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Women in Saudi Arabia now legally allowed to Drive from Today

Women in Saudi Arabia now legally allowed to Drive from Today

A Saudi woman and her friends celebrate her first time driving on a main street of Khobar City on her way to Kingdom of Bahrain on June 24, 2018.

The move places Saudi women at the heart of a major transformation being spearheaded by the country's Crown Prince Mohammed bin Salman.

According to Gulf News, the Los Angeles-based singer was over the moon when she heard of Saudi Arabia's decision to let women drive legally, starting June 24.

In a few hours, she says she'll drive herself to work for the first time in Saudi Arabia. The ban had relegated women to the backseat, unable to determine when and how to move around.

Loujain al-Hathloul is one of six women jailed since mid-May for their activism - a month before the Saudi Government promised to lift the ban on women driving.

While Ms Worthem conceded that the biggest impact of the change would be on drivers, she doesn't expect the workforce to be completely wiped out.

Overturning the decades-long ban, a glaring symbol of repression against women, is part of Crown Prince Mohammed bin Salman's much-trumpeted reform drive to modernise the conservative petrostate. They included women who fought for years to be able to dThe government has been keen to promote the end of the ban as a sign that women's rights are advancing after decades of global criticism. rive.

Some still face resistance from conservative relatives, and many accustomed to private drivers say they are reluctant to take on the country's busy highways.

Across the street, her neighbour had just arrived home with two bags of groceries.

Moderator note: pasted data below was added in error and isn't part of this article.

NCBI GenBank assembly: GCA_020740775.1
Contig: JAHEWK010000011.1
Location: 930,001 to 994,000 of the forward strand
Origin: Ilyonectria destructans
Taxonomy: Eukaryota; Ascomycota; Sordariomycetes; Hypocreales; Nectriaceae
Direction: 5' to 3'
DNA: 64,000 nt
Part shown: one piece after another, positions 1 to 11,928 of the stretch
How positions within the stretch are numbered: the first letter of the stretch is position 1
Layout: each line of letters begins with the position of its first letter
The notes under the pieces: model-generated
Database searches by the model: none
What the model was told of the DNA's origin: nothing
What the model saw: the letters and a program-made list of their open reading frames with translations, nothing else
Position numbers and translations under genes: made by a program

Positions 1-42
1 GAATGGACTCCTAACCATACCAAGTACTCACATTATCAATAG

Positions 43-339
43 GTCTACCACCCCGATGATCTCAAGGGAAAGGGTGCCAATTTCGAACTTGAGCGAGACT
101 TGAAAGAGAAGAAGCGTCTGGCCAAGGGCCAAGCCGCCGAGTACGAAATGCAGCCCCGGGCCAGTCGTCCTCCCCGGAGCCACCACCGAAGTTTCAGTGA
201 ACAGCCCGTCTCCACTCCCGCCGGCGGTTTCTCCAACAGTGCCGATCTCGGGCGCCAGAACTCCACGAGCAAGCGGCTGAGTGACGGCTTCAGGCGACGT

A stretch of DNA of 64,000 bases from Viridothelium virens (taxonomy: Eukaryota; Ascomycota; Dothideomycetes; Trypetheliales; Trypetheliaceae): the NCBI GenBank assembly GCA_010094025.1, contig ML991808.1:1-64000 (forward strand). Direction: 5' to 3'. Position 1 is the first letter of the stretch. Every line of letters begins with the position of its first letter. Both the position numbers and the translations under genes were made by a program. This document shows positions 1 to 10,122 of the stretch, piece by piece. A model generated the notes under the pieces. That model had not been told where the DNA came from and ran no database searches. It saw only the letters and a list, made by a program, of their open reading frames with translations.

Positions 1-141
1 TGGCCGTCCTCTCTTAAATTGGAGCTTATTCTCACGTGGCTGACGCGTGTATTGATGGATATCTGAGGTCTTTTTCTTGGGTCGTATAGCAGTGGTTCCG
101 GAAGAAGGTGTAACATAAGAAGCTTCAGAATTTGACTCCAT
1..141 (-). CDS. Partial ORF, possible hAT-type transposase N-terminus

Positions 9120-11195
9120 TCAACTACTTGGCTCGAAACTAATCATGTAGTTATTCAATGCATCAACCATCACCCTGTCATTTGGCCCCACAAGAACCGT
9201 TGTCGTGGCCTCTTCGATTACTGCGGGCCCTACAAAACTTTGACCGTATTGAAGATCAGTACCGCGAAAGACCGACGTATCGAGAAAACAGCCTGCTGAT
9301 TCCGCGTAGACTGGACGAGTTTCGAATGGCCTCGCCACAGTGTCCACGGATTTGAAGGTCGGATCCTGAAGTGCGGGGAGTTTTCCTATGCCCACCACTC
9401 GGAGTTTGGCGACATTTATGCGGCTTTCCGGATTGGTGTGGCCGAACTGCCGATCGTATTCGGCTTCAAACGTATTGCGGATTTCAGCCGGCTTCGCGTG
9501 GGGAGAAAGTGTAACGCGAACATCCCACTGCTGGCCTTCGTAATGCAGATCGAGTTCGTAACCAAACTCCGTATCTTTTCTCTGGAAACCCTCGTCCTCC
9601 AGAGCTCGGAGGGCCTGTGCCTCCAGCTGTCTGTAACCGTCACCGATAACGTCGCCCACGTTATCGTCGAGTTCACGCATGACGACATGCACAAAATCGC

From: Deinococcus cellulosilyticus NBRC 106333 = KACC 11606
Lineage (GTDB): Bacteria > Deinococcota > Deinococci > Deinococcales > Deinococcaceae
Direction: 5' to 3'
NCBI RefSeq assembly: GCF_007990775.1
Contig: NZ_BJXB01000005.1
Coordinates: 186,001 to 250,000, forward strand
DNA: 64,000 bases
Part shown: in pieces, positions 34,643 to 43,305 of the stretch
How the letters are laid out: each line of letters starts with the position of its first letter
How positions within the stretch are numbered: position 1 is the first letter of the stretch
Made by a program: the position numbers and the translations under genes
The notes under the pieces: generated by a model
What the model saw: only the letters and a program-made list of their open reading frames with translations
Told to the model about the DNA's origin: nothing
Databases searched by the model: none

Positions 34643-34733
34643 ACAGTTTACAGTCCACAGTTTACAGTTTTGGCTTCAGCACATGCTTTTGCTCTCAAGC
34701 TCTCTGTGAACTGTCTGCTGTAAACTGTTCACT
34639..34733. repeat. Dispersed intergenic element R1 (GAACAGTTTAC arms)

Hoda al Helaissi is one of the first female members of the Shura council, the King's advisory body on all aspects of life in Saudi Arabia.

Part of this plan is to increase the number of women in the workforce, and it's thought that the driving ban would have made this more hard to achieve.

Although women can now drive in Saudi Arabia and don't need male permission to obtain a license, most will still need the support of a father or husband to drive. Many haven't had a chance to take the gender-segregated driving courses that were first offered to women only three months ago.

"I have freedom now to drive any time I want to drive, with income!" she enthusiastically explained, "It will help me financially, it will help me socially, it will help me to feel alive again and to go out, drive and meet people". Several other women are training at new state-run schools, and three million women are expected to drive by 2020.

"It was ideal. Everything was smooth, I felt I belong in the seat", she said afterwards. The situation is a far cry from Kenya where women have nearly equal rights to men except in the conservative north.

"We all know that culture does change with time", he said.

A Saudi interior designer and business executive, Al-Hamad had driven the vehicle, which Kimi Raikkonen drove to a victory in Abu Dhabi in 2012, earlier this month and her lap went smoothly Sunday. "It is one of my rights and I will keep it in my purse", said 60-year-old Lulwa al-Fireiji.